the idea for this post came from one comment I read during week 2 the course. A learner, Mike Charleswoth Finch, was asking why in modern English we use the word haline, instead of saline, to refer to the thermohaline circulation. Professor Rachel Mills replied “past estimates of saltiness came from titration of the halogens (halides in ionic form), and the word is derived from the Greek for salt. The word saline is derived from Latin for salt!”.
Now this made me thinking, what about the history of the words (etymology) that we came across this week’s material. I made a small search and below I present some examples. Hope you enjoy it!
Mobilis in mobili: moving in a moving thing; changing through the changing medium. This was the motto of Nautilus from the Jules Verne novel Twenty Thousand Leagues Under the Sea (source: Wikipedia)
Water (Figure 1): Old English wæter (noun) of Germanic origin; related to Dutch water, German Wasser, from an Indo-European root shared by Russian voda (compare with vodka), also by Latin unda ‘wave’ and Greek hudōr ‘water’ (source: Google).
For more interesting facts about the etymology of water and its relation to English History see:
Figure 1. A splash of water
Ocean (Figure 2): Late 13th century from Old French occean “ocean” (12c., Modern French océan), from Latin oceanus, from Greek okeanos, the great river or sea surrounding the disk of the Earth (as opposed to the Mediterranean), of unknown origin (source: http://www.etymonline.com/index.php?term=ocean)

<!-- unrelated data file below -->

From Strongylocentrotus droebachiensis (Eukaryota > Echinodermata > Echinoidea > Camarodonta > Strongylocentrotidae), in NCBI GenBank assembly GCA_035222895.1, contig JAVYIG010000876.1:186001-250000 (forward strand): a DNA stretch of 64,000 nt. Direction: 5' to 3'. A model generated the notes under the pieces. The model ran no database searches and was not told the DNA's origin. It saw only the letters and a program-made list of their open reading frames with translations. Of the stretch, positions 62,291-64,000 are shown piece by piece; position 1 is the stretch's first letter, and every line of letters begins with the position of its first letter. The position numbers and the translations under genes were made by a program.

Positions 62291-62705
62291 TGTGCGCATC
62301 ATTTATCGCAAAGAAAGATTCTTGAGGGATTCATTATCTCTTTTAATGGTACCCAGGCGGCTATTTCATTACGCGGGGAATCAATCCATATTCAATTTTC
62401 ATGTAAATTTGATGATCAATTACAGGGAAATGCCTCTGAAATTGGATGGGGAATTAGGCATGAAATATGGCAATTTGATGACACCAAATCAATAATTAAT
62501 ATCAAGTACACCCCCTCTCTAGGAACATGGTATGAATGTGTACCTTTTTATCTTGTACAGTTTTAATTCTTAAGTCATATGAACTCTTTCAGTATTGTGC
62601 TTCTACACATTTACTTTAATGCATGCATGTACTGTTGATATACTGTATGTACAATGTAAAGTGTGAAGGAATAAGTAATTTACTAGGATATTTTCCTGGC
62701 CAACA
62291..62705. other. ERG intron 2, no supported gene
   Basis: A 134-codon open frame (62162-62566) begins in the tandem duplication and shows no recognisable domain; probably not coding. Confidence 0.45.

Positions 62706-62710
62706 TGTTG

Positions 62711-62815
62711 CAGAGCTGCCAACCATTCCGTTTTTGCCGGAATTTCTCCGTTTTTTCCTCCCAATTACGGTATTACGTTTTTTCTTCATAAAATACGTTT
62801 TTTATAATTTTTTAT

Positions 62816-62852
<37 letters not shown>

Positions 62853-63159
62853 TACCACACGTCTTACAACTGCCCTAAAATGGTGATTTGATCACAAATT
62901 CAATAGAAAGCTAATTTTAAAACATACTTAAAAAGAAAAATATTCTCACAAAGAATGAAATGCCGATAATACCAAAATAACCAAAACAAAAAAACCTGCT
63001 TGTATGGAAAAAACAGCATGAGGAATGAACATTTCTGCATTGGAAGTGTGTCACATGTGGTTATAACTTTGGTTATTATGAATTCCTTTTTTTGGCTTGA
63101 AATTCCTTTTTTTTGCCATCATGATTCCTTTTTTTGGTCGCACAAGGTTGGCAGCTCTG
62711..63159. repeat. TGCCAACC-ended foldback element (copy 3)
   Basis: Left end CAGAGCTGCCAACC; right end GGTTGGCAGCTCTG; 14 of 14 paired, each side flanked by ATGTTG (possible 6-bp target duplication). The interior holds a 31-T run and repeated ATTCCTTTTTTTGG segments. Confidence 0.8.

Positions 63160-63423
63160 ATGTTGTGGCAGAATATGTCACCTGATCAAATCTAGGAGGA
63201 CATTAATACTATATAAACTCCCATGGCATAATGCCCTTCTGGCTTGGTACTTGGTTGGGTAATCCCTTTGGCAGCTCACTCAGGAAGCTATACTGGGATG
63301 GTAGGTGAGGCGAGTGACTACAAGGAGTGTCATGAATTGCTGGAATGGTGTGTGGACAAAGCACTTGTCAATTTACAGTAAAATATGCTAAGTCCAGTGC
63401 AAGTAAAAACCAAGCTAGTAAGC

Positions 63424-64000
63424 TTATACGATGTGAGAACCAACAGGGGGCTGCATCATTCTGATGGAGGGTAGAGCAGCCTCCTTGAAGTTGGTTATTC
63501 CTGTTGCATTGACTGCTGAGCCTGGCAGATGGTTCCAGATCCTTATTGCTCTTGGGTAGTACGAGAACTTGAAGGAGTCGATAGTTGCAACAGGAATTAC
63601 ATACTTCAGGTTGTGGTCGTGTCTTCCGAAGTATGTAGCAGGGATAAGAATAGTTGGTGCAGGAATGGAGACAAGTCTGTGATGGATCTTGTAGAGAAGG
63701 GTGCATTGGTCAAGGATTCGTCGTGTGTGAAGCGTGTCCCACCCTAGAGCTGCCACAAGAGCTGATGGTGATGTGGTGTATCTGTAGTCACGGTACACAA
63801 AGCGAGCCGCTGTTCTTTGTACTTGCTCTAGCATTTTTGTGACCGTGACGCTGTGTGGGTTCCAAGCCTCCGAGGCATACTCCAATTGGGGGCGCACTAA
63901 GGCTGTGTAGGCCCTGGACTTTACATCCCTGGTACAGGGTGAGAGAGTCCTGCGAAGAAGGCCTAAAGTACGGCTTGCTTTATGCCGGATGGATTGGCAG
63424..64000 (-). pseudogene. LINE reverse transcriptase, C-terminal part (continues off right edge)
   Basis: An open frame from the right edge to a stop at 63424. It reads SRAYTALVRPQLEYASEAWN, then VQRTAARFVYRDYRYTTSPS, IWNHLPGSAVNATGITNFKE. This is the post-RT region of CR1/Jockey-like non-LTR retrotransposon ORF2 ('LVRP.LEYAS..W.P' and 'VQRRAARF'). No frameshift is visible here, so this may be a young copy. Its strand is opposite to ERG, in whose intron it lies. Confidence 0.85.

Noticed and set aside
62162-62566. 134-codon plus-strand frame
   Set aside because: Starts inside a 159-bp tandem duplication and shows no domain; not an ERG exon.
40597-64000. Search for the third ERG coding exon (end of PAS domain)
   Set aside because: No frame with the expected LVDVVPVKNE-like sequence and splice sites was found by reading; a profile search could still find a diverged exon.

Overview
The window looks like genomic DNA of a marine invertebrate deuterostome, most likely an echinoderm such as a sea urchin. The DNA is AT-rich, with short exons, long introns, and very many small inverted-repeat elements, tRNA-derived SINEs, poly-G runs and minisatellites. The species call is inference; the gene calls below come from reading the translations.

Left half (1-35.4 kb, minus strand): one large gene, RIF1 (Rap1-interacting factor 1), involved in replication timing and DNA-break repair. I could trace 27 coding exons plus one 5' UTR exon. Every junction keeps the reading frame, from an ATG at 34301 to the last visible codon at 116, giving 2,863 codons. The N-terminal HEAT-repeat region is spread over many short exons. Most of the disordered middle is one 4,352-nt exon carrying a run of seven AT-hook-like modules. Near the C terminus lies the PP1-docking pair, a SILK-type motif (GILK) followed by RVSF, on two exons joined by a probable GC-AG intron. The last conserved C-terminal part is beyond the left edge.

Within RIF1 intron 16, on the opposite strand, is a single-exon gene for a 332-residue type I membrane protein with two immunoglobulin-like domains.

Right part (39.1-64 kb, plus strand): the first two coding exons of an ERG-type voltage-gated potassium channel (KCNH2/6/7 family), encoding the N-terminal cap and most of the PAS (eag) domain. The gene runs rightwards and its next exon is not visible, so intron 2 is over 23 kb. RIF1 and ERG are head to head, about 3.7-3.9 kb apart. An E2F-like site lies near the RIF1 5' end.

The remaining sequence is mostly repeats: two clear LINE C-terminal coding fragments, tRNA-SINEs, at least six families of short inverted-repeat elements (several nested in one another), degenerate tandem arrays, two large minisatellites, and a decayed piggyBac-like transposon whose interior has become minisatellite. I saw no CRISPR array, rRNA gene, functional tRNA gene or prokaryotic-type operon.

Some early references of the word okeanos in the Greek mythology:
Figure 2. Oceans
Gyre (Figure 3): late Middle English (in the sense ‘whirl someone or something round’): from late Latin gyrare, from Latin gyrus ‘a ring’, from Greek guros . The noun is from Latin gyrus (source: http://www.etymonline.com/index.php?term=gyre)
Figure 3. The three main gyres in the Pacific Ocean.
Interestingly, gyros in modern Greek has also come to mean a typical streetfood delicacy (Figure 4) similar to well-known kebap.
Figure 4. Gyros, a delicacy from Greece.
Lunar: late Middle English: from Latin lunaris, from luna ‘moon’ (source: Google)
The modern English word lunatic has the same root and referes to someone affected with periodic insanity, dependent on the changes of the moon.
Solar: late Middle English: from Latin solaris, from sol ‘sun’ (source: Google).
Again many modern English words have the same root, such as: circumsolar, extrasolar, insolate, insolation, solar, solarium, soliform, solstice, subsolar
Figure 1: https://u.osu.edu/commoditychainahlqvist/watering/
Figure 2: http://ocean.nationalgeographic.com/ocean/take-action/10-things-you-can-do-to-save-the-ocean/
Figure 3: http://cimioutdoored.org/gyre-work/
Figure 4: https://en.wikipedia.org/wiki/Gyro_%28food%29